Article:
This was not the first time that I’ve been misgendered, dismissed, told that I am an abomination, that I need medical help and God, et cetera, et cetera. Boo boo: You are not original. Everything you’ve spewed has been said to me and my sisters before — hundreds of times. But there are deeper consequences to this casual ignorance.

It’s this deplorable rhetoric that leads many cis men, desperately clutching their heterosexuality, to yell at, kick, spit on, shoot, burn, stone, and kill trans women of color. It’s something I’ve written about extensively and even explored in my conversation with actress Amiyah Scott, who lost her sister Chyna Gibson when she was shot to death in New Orleans in February. Chyna was the fifth trans woman killed in 2017. There have been at least 15 reported deaths of trans women of color so far this year, according to GLAAD.

Until cis people — especially heteronormative men — are able to interrogate their own toxic masculinity and realize their own gender performance is literally killing trans women, cis men will continue to persecute trans women and blame them for their own deaths. If you think trans women should disclose and “be honest,” then why don’t you work on making the damn world safe for us to exist in the first place? The “I’d kill a woman if I found out” rhetoric is precisely why so many women hold themselves so tight — the stigma and shame attached to our desires need to be abolished.

We must navigate difficult conversations about desire and identity, about the fact that trans girls exist, and for as long as we’ve existed we’ve been desired by men (including high-profile ones who won’t ever own their desires) who are not working toward gaining the tools to deal with their attraction. And just so we are clear: Just because you find me and my sisters attractive does not mean we desire you.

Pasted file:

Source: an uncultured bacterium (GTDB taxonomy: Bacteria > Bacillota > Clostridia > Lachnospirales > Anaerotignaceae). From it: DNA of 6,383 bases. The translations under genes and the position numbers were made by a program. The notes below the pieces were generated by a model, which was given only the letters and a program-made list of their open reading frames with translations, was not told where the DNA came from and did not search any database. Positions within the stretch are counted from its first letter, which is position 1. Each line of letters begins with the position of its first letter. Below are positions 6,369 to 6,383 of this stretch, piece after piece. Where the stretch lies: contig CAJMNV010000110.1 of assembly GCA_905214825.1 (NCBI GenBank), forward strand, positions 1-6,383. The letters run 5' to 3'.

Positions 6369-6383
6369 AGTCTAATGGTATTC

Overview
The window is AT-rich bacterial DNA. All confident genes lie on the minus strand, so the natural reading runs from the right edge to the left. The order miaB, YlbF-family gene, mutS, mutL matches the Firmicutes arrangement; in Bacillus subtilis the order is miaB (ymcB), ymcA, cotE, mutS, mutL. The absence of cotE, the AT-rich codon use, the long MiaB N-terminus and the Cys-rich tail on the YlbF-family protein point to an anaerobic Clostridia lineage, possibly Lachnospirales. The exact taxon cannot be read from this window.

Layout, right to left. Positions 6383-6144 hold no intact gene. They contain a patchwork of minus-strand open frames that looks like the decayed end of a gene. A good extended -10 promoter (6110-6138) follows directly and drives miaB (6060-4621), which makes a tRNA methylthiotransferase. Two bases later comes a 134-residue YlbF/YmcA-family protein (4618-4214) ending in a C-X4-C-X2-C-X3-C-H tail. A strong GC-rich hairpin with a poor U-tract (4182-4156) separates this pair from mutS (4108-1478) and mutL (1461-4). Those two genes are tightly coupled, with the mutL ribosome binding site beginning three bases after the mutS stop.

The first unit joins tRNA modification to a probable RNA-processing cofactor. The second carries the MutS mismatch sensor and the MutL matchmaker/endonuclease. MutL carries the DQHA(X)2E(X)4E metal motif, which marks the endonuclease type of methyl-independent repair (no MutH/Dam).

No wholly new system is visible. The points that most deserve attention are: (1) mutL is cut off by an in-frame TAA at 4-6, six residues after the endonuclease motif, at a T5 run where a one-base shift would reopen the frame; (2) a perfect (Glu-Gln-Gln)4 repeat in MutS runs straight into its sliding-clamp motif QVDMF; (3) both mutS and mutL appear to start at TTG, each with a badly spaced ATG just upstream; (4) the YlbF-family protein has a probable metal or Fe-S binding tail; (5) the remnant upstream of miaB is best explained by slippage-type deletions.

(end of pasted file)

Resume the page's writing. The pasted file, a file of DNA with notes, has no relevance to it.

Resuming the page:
You never could.

Duval purposefully misgendered me (as the hosts laugh, thereby cosigning) in an attempt to put me in my place and erase my womanhood. Their fragile masculinity would not allow them to recognize a simple truth: I am an accomplished, beautiful black trans woman. Your willful ignorance will not stop me from being exactly who I am. My sisters and I are here and we exist, and you will not diminish our light and our brilliance.

Even in the face of this nonsense, I have to acknowledge that this is not about me. I’ve dealt with the limitations of little insecure men my entire life. I do thank each and every black woman and femme who’s shown up for me (especially Black Lives Matter cofounder Patrisse Cullors, trans feminist editor Ashlee Marie Preston, and activist Blossom C. Brown, who disrupted a Politicon conversation Sunday with cohost Charlamagne to call attention to the way his show helped perpetuate violence. Also, must shoutout Raquel Willis’s #TransFolksAreNotaJoke).

But I’ll be just fine: I have a job, a home, a supportive husband, and a family. I feel protected and cared for. I’m OK.

Unfortunately, my writing this essay or conducting another interview will not do all the work. It’ll be up to you — the readers and the listeners — to help bridge that gap. So I ask: How will you show up for our sisters who are watching, listening, and experiencing this violence daily?”

You can read Mock’s essay in its entirety, here.